The Carter Implosion: Jimmy Carter and the Amateur Style of Diplomacy

By Donald S. Spencer | Go to book overview

PREFACE

Most twentieth century presidents are best remembered for the promises they failed to keep. Woodrow Wilson boasted in 1916 that "He kept us out of war"; Herbert Hoover predicted--perfectly plausibly, given the golden conditions of 1928--that his term would witness the final triumph over poverty in the United States; Franklin Roosevelt's Democratic Party pledged to deliver balanced budgets after 1932, as well as "a saving of not less than 25 percent in the cost of the federal government"; Lyndon Johnson assured the nation in 1964, "We don't want our American boys to do the fighting for Asian boys"; Richard Nixon promised to mold an effective national crusade for law and order, and to win peace with honor in the jungles of Southeast Asia; Ronald Reagan promised above all else to balance the federal budget. Of all of this nation's twentieth century presidents, perhaps only Calvin Coolidge fully satisfied the expectations of those who gave him their ballots: he promised little more than to sit down and keep quiet.

None of these promises can be dismissed as patently dishonest in their inception. Yet each stands as an ironic and troubling counterpoint to its author's most famous deeds. Presidents, even imperial ones, eventually must confront problems outside the narrow context of partisan rhetoric. They must adapt to changing realities, respond to unexpected crises, and design policies that will somehow satisfy Congress, the courts, and their own bureaucracies. And thus trapped within the awkward perimeters of practical choice, every president eventually discovers that even his most sincere promises bear little resemblance to the decisions he must make.

One political truth seems clear. It is by their husbandry of the nation's

-vii-

Notes for this page

Add a new note
If you are trying to select text to create highlights or citations, remember that you must now click or tap on the first word, and then click or tap on the last word.
One moment ...
Project items

Items saved from this book

This book has been saved
Highlights (0)
Some of your highlights are legacy items.

Highlights saved before July 30, 2012 will not be displayed on their respective source pages.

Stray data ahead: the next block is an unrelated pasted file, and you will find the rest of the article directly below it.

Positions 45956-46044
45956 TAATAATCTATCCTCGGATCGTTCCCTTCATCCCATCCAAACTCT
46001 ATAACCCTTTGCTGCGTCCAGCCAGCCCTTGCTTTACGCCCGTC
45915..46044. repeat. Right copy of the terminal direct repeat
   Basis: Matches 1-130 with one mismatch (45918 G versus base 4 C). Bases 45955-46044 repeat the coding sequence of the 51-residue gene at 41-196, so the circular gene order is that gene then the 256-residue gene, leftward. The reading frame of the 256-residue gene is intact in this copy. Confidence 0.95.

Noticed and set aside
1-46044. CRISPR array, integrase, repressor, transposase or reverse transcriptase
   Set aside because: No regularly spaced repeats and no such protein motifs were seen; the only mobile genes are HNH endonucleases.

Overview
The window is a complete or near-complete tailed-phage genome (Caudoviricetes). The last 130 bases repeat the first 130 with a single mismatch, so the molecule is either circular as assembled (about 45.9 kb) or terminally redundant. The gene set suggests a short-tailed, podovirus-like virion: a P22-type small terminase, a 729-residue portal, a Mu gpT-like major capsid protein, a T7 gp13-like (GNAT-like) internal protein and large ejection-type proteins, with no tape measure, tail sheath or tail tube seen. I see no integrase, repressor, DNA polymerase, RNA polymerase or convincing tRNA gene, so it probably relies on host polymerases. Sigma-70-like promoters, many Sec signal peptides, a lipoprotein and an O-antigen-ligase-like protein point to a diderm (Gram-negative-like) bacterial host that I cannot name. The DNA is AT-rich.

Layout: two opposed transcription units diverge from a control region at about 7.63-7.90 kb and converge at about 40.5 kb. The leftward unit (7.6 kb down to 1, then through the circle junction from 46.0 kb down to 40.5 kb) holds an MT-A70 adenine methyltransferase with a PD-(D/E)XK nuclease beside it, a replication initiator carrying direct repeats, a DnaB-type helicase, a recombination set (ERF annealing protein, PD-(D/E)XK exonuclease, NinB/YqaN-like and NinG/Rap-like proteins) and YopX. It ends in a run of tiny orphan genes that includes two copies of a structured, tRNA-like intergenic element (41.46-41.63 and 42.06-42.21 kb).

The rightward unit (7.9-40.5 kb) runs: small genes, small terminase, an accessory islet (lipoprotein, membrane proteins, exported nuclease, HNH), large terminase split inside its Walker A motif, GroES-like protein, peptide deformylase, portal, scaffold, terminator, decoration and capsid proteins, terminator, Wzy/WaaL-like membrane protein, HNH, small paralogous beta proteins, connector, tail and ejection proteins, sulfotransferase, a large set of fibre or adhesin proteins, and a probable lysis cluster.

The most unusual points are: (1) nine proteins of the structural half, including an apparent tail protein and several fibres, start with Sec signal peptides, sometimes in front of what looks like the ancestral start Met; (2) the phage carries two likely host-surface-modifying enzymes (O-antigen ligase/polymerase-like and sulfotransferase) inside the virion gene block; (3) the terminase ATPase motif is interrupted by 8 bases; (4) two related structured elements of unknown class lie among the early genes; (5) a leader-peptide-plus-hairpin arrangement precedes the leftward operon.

You can easily re-create the highlights by opening the book page or article, selecting the text, and clicking “Highlight.”

Citations (0)
Some of your citations are legacy items.

Any citation created before July 30, 2012 will labeled as a “Cited page.” New citations will be saved as cited passages, pages or articles.

We also added the ability to view new citations from your projects or the book or article where you created them.

Notes (0)
Bookmarks (0)

You have no saved items from this book

Project items include:
  • Saved book/article
  • Highlights
  • Quotes/citations
  • Notes
  • Bookmarks
Notes
Cite this page

Cited page

Style
Citations are available only to our active members.
Sign up now to cite pages or passages in MLA, APA and Chicago citation styles.

(Einhorn, 1992, p. 25)

(Einhorn 25)

1

1. Lois J. Einhorn, Abraham Lincoln, the Orator: Penetrating the Lincoln Legend (Westport, CT: Greenwood Press, 1992), 25, http://www.questia.com/read/27419298.

Cited page

Bookmark this page
The Carter Implosion: Jimmy Carter and the Amateur Style of Diplomacy
Settings

Settings

Typeface
Text size Smaller Larger
Search within

Search within this book

Look up

Look up a word

  • Dictionary
  • Thesaurus
Please submit a word or phrase above.
Print this page

Print this page

Why can't I print more than one page at a time?

Full screen
/ 166

matching results for page

Cited passage

Style
Citations are available only to our active members.
Sign up now to cite pages or passages in MLA, APA and Chicago citation styles.

"Portraying himself as an honest, ordinary person helped Lincoln identify with his audiences." (Einhorn, 1992, p. 25).

"Portraying himself as an honest, ordinary person helped Lincoln identify with his audiences." (Einhorn 25)

"Portraying himself as an honest, ordinary person helped Lincoln identify with his audiences."1

1. Lois J. Einhorn, Abraham Lincoln, the Orator: Penetrating the Lincoln Legend (Westport, CT: Greenwood Press, 1992), 25, http://www.questia.com/read/27419298.

Cited passage

Welcome to the new Questia Reader

The Questia Reader has been updated to provide you with an even better online reading experience.  It is now 100% Responsive, which means you can read our books and articles on any sized device you wish.  All of your favorite tools like notes, highlights, and citations are still here, but the way you select text has been updated to be easier to use, especially on touchscreen devices.  Here's how:

1. Click or tap the first word you want to select.
2. Click or tap the last word you want to select.

OK, got it!

Thanks for trying Questia!

Please continue trying out our research tools, but please note, full functionality is available only to our active members.

Your work will be lost once you leave this Web page.

For full access in an ad-free environment, sign up now for a FREE, 1-day trial.

Already a member? Log in now.